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Plevyak v. Miller

United States District Court, N.D. Ohio, Eastern Division

October 24, 2017

JAMES M. PLEVYAK, II, Petitioner,
v.
MICHELLE MILLER, Warden, Respondent.

          MEMORANDUM OF OPINION

          CHRISTOPHER A. BOYKO UNITED STATES DISTRICT JUDGE.

         This matter comes before the Court on Petitioner James M. Plevyak, II's Petition under 28 U.S.C. § 2254 for Writ of Habeas Corpus by a Person in State Custody (ECF #1). For the following reasons, the Court accepts and adopts the Magistrate Judge's Report and Recommendation and dismisses Petitioner's Petition.

         FACTS

         The following is a factual synopsis of Petitioner's claims. The Magistrate Judge's Report and Recommendation, adopted and incorporated, provides a more complete and detailed discussion of the facts.

         Petitioner was indicted on September 1, 2011, by a Trumbull County Grand Jury on four counts of Gross Sexual Imposition and one count of Disseminating Matter Harmful to Juveniles. On February 22, 2013, a jury found Petitioner guilty on three counts of Gross Sexual Imposition and not guilty on the remaining count. The court dismissed the charge of Disseminating Matter Harmful to Juveniles upon the state's Motion. On April 10, 2013, the trial court imposed a three year prison term on each count of Gross Sexual Imposition, to be served consecutively for an aggregate sentence of nine years. The trial court issued a nunc pro tunc judgment entry of sentence on August 7, 2013, providing notice that Petitioner was required to register as Tier III Sex Offender.

         Petitioner filed a timely Notice of Appeal in the Ohio Court of Appeals. On June 30, 2014, the Court of Appeals affirmed the Judgment of the trial court. Petitioner filed a timely Notice of Appeal to the Ohio Supreme Court. The Supreme Court declined to accept jurisdiction of the Appeal on January 28, 2015.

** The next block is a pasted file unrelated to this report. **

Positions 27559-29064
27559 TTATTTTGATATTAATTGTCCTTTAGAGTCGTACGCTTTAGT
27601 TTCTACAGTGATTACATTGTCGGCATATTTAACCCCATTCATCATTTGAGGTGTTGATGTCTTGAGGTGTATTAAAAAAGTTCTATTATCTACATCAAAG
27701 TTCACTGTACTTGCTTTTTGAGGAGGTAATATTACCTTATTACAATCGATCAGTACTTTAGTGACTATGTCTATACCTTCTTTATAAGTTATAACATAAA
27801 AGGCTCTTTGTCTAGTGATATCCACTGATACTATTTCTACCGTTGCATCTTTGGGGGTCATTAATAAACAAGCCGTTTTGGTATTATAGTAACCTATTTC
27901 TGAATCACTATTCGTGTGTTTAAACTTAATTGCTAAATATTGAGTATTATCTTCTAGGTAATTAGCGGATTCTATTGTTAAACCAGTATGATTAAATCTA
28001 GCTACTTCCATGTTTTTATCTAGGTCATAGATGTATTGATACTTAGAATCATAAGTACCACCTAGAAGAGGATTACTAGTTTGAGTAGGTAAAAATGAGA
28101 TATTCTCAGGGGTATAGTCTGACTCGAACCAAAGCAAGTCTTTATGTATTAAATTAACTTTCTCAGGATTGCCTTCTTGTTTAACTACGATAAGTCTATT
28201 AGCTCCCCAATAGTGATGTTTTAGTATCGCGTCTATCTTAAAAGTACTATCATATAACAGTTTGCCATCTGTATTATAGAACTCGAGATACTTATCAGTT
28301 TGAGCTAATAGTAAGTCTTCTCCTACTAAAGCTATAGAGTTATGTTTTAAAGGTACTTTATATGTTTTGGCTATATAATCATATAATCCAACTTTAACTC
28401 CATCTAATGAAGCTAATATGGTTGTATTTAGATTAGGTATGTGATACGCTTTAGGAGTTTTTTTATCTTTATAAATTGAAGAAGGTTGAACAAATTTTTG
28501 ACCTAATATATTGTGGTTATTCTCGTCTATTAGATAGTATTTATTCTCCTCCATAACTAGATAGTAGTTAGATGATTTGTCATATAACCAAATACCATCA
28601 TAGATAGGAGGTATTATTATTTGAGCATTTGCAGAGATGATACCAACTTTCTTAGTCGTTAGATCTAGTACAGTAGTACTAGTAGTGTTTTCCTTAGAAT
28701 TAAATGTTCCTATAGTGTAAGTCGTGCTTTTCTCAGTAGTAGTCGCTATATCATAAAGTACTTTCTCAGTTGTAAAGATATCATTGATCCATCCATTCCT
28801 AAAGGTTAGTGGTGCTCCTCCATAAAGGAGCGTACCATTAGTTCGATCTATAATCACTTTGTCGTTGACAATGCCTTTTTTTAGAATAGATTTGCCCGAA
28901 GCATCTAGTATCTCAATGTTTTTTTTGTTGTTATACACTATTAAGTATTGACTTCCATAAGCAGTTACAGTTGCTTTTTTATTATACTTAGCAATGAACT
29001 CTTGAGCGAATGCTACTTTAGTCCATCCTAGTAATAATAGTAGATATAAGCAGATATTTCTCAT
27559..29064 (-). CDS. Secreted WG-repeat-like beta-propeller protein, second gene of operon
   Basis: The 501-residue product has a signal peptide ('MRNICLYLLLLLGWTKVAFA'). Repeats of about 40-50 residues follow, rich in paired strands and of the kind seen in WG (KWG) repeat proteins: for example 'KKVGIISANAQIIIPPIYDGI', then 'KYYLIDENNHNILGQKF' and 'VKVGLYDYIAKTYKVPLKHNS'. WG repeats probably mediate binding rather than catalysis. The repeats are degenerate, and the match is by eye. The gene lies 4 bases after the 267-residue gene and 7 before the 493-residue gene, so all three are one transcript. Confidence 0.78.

Petitioner filed the instant Petition on January 28, 2015, asserting one ground for relief:

GROUND ONE: A trial court violates a criminal defendant's constitutional rights pursuant to the Due Process Clause of the Fourteenth Amendment to the United States Constitution by permitting extensive evidence by the State of a criminal defendant's other bad acts in violation of state notice requirements concerning such and conducting no analysis of the admissibility of said other bad acts.

         On February 2, 2016, this Court referred Petitioner's Petition to the Magistrate Judge for a Report and Recommendation. The Magistrate Judge issued his Report and Recommendation on July 25, 2017. On August 29, 2017, Petitioner filed his Objections to Report and Recommendations of Magistrate Judge.

         STANDARD OF REVIEW

         When a federal habeas claim has been adjudicated by the state courts, 28 U.S.C. § 2254(d)(1) provides the writ shall not issue unless the state decision “was contrary to, or involved an unreasonable application of, clearly established federal law as determined by the Supreme Court of the United States.” Further, a federal court may grant habeas relief if the state court arrives at a decision opposite to that reached by the Supreme Court of the United States on a question of law, or if the state court decides a case differently than did the Supreme Court on a set of materially indistinguishable facts. Williams v. Taylor, 529 U.S. 362, 405-406 (2000). The appropriate measure of whether or not a state court decision unreasonably applied clearly established federal law is whether that state adjudication was “objectively unreasonable” and not merely erroneous or incorrect. Williams, 529 U.S. at 409-411.

         Pursuant to 28 U.S.C. § 2254(e)(1), findings of fact made by the state court are presumed correct, rebuttable only by clear and convincing evidence to the contrary. McAdoo v. Elo, 365 F.3d 487, 493-494 (6th Cir. 2004). Finally, Rule 8(b)(4) of the Rules Governing §2254 states:

A judge of the court shall make a de novo determination of those portions of the report or specified proposed findings or recommendations to which objection is made. A judge of the court may accept, reject, or modify in whole or in part ...

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